Our first “3rd Thursday” meeting on March 15th was attended by about 28 persons including 5 guests at United Christian Church. These new educational meetings are designed to be tutorials or demos by skilled photographers. Tonight we focused on quality printing and matting photographs to enter competitions.
Club President Andrew Fritz of Azulox.com spoke about printing your own work using professional quality ink jet printers. To demonstrate, he set up his high-end Epson printer. He also prepared a detailed slide presentation (download PDF link below) that covered types of printing systems, choosing paper and color calibration profiles to achieve the best results. After the presentation, He printed an image to demonstrate the process. In preparation for the launch of a May or June NAPfS print competition, Andrew demonstrated how to easily make competition mats with foam core, tape, and store-bought or home-made mats. The print competition rules are being drafted, but Andrew proposed that members be allowed to enter a single matted print each month with a minimum print size of 8 x 10.
Here are basic points Andrew covered about printing, color profiles, and calibration of devices. You really need to view his presentation slide deck for everything he explained. I’m sure if you emailed him a question at andrew [at ]fritztech.com, he would be happy to answer it.
- Photos viewed on a screen and printed on paper use different color systems. Screens shine light through color (active) and print color is reflected from the paper (passive.) You must proactively edit your screen image to be printed on paper. This is an art as well as a learned skill which depends on accurate calibration of all components: camera, monitor, paper type, and printer.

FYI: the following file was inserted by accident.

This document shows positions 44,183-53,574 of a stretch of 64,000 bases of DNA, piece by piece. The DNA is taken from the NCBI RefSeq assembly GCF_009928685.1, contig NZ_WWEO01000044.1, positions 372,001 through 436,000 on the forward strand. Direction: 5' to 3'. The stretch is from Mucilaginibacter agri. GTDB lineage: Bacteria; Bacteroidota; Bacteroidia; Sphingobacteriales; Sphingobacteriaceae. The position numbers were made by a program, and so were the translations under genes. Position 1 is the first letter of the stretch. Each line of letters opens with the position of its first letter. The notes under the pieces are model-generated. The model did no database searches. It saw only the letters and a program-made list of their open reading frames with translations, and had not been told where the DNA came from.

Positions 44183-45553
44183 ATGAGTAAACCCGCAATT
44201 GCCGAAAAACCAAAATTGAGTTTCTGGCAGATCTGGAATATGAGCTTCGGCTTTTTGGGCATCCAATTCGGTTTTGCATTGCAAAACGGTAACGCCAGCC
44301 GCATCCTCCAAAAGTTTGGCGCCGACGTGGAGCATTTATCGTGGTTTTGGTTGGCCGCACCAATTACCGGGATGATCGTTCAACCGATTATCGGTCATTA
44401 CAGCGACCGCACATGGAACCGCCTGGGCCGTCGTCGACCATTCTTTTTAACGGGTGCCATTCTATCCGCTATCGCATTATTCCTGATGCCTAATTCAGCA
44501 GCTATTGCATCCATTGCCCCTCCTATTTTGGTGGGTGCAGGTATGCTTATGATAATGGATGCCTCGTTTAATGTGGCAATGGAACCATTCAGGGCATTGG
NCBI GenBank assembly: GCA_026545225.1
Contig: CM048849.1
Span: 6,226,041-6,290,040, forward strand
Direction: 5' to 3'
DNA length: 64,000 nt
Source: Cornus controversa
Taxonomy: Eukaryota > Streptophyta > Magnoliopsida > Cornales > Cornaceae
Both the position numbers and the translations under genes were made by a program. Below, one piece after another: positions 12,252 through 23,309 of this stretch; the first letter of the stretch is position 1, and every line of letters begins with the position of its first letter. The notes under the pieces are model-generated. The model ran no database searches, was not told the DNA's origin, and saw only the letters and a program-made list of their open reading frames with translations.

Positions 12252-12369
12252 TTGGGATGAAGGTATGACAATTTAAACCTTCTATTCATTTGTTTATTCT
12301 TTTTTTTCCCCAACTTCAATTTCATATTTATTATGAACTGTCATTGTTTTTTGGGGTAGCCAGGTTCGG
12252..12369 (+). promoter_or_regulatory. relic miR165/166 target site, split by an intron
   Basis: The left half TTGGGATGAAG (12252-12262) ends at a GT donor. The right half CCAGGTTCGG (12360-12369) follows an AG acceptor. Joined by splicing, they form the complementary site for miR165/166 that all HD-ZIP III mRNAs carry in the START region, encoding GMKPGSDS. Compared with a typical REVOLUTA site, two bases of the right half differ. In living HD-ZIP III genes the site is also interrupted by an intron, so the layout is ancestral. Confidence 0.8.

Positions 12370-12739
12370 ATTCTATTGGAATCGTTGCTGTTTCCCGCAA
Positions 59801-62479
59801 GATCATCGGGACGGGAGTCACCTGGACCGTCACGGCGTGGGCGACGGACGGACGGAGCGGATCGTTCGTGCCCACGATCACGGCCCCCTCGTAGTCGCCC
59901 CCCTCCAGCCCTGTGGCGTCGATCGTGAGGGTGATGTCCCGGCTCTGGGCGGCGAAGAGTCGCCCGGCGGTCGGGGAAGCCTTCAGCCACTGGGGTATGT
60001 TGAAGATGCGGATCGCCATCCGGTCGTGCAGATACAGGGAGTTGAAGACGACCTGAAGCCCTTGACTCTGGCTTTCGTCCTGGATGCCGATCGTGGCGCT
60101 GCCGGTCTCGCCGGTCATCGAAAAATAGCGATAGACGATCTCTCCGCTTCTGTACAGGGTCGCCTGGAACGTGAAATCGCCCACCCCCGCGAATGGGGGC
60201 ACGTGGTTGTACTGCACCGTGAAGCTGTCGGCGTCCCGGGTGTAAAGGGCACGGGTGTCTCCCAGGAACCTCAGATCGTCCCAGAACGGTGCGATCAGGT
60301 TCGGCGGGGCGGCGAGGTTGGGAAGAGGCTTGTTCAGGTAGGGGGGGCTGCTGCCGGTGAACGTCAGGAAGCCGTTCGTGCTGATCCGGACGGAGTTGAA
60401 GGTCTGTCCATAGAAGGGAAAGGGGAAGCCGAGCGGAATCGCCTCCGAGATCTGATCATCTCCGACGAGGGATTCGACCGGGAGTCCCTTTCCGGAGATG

- Every digital image file uses a color profile or different color ‘space.’ AdobeRGB is just one standard specification for rendering a color spectrum. All color is interpreted. All of this requires keeping your calibration up to date by downloading output device profiles from manufacturers.
- Professional printers have 4 or more black inks. Andrew’s Epson printer has 9 ink cartridges. More expensive printers have 12 or more ink cartridges. The more ink shades the smoother the range of tones produced by the printer. Printers need to be used often otherwise the inks might dry and clog the cartridge jets. Purchasing your own printer and calibrating it to your monitor and paper gives you that extra personal control over your printed image quality.
- Printers do not have a white ink. White on your image will be the color of the paper. Therefore edit your images carefully to reduce all ‘white’ areas of your image so some tones are visible. Depending on the printer, drop your levels 5 to 10% in your software app.
- There is an incredible variety of paper types beyond just ‘glossy’ and ‘mat’ surfaces. He recommended buying a brand’s sample paper pack, experimenting to match the image with the paper, and selecting one or two favorites so you can become proficient with your printer’s characteristics.
- When buying his mats, Andrew liked the Aaron Brothers store at the Arboretum. (Note Aaron Brothers framing is joining with Michael’s stores.) For a competition mat, Andrew showed us how he uses special vinyl mat tape to create a ‘T-hinge’ at the bottom to fasten the mat to the top of the foam-core board. The print’s top edge is carefully taped to the back of the mat, but can be removed with a sharp utility knife so the mat can be used over again with a new print.
Next month’s 3rd Thursday meeting on April 19th will be about single, off-camera light techniques as demonstrated by Josh Baker.
Meeting Candid Photos
This month’s candid photos are by Clay Leben. If you take pictures at any meetings, please share them with us or tag them #napfs on Instagram, Facebook, and Twitter.